Does it ever feel like you’re waiting?
Waiting for something to happen. Waiting for the fog to clear, so you can see what lies ahead. Waiting for the moment the pieces come together, culminating in the perfection you spent your entire life waiting for.
If you’re still waiting, here’s news: you’re wasting your time.
Waiting is dangerous. It gives the false illusion that if you’re patient enough, time will reward you with everything you hoped for. It causes you to sit there and let things fall into place rather than doing something yourself.
But the greatest danger about waiting is that one day, you’ll look back and realize that you spent all that precious time sitting there, waiting.
We were not meant to stay in one place. We were meant to go. To reach one place, admire the view, and then go to another place. And so on.
Has the dust finally settled for you? Have you been looking at the same view for awhile now? If so, it’s time to brush off the dust and keep going.
Here are 8 subtle signs that you’ve stayed in the comfort zone for too long:
A marathon runner once said, “If you’re not feeling the burn in your lungs, you’re not pushing yourself hard enough.”
When people are new to exercising, they typically shy away from this feeling. They don’t know whether it’s safe, or that they can even push themselves to that level. Instead, they end up slightly fatigued, satisfied that they even put in the effort.
“The burn” is a great analogy just about everywhere in life. When you work on something, do you end up a little tired, or does it feel like your mind has been stretched full with ideas? When you evaluate the relationships in your life, are some people around because it’s convenient, or because they genuinely add to your quality of life?
Those “burn” moments bring discomfort and pain, but they also bring growth and strength. If you’re not feeling the burn, you’re not pushing the limits of your progress.
So you’re an expert at everything you do now. From making coffee in the morning to getting work done at the office, you’ve got it all covered. You’re so good at everything you do, it’s almost as if you can do it with your eyes closed.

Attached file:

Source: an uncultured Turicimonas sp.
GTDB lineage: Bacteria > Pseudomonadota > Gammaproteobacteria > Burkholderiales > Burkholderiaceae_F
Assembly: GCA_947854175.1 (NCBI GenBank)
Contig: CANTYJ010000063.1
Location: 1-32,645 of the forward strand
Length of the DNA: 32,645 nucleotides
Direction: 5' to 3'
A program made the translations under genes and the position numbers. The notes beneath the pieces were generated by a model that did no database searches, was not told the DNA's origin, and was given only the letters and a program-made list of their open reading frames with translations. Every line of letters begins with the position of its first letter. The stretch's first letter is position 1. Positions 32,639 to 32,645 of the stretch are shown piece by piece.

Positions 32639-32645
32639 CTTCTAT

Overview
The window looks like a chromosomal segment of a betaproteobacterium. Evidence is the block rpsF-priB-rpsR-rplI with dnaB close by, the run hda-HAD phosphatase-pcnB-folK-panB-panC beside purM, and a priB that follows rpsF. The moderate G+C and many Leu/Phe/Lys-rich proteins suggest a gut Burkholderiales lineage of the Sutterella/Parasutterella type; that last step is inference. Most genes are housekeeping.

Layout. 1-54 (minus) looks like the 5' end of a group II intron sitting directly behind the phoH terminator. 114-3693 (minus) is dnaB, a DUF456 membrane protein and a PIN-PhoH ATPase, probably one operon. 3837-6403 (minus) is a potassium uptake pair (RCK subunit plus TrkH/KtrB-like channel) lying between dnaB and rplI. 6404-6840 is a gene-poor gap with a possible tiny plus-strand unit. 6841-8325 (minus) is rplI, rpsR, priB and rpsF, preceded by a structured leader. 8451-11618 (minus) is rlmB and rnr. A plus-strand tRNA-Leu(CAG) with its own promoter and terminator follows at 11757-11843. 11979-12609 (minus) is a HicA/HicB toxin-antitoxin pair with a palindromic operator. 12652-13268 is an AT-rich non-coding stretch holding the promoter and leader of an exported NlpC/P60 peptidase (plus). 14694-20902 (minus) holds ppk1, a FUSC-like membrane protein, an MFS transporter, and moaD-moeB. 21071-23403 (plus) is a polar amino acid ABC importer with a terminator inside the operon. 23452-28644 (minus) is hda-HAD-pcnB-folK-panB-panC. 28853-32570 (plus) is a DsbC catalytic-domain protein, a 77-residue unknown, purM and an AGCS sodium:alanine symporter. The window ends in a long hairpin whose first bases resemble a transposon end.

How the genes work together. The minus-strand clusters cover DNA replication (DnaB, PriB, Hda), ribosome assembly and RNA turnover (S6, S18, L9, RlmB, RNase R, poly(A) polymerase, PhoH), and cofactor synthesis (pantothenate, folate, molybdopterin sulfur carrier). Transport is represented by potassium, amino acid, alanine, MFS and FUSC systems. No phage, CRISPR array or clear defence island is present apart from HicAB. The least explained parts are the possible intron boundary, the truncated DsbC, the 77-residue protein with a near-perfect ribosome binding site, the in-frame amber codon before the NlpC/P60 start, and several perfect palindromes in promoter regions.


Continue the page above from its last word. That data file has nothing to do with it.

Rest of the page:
At first glance, this sounds like a great thing. Your life runs like a tight ship, with every piece moving in clockwork fashion. You have everything you need. Yet why do you still feel a deep running sense of discontentment?
It’s because you may have mastered everything in your life, but you also know there’s still so much that you have no knowledge about. When you know how to do something perfectly, there’s no challenge left. And when there’s no challenge, there’s no sense of reward.
It’s true that no one can absolutely predict what the future will bring. There’s no foretelling of an impending disaster, a windfall gain, or when someone will cross your path and lead you down a road you had never imagined.
However, you can probably predict what your routine will look like tomorrow, and the day after, and so on. There’s nothing on a daily basis that surprises you. All elements of uncertainty have been vanquished.
Now, a routine is good in some ways. A routine increases your work productivity and keeps stress levels down. But being able to predict with near certainty what will happen to you also means there’s no room for spontaneity.
When there’s little room for spontaneity, there’s little room to encounter new opportunities. The most life-altering moments come from situations that are out of the ordinary, such as traveling somewhere new or learning a skill. If you’re looking for those pivotal moments, you need to be prepared to change up your routine once in awhile.
To what extent are you in control of your life? While you don’t have control over what happens to you, you do have control over how you act. You can either make a decision or do nothing at all.
But if you don’t make decisions, you release the reins on what happens next. Eventually, someone else will come along and make those decisions for you. When that happens, you might not like what others choose for you.
Think back to the last few changes that have happened to your life. It could be anything: a financial investment, moving somewhere, or enrolling in a course. How many of those changes were initiated by you?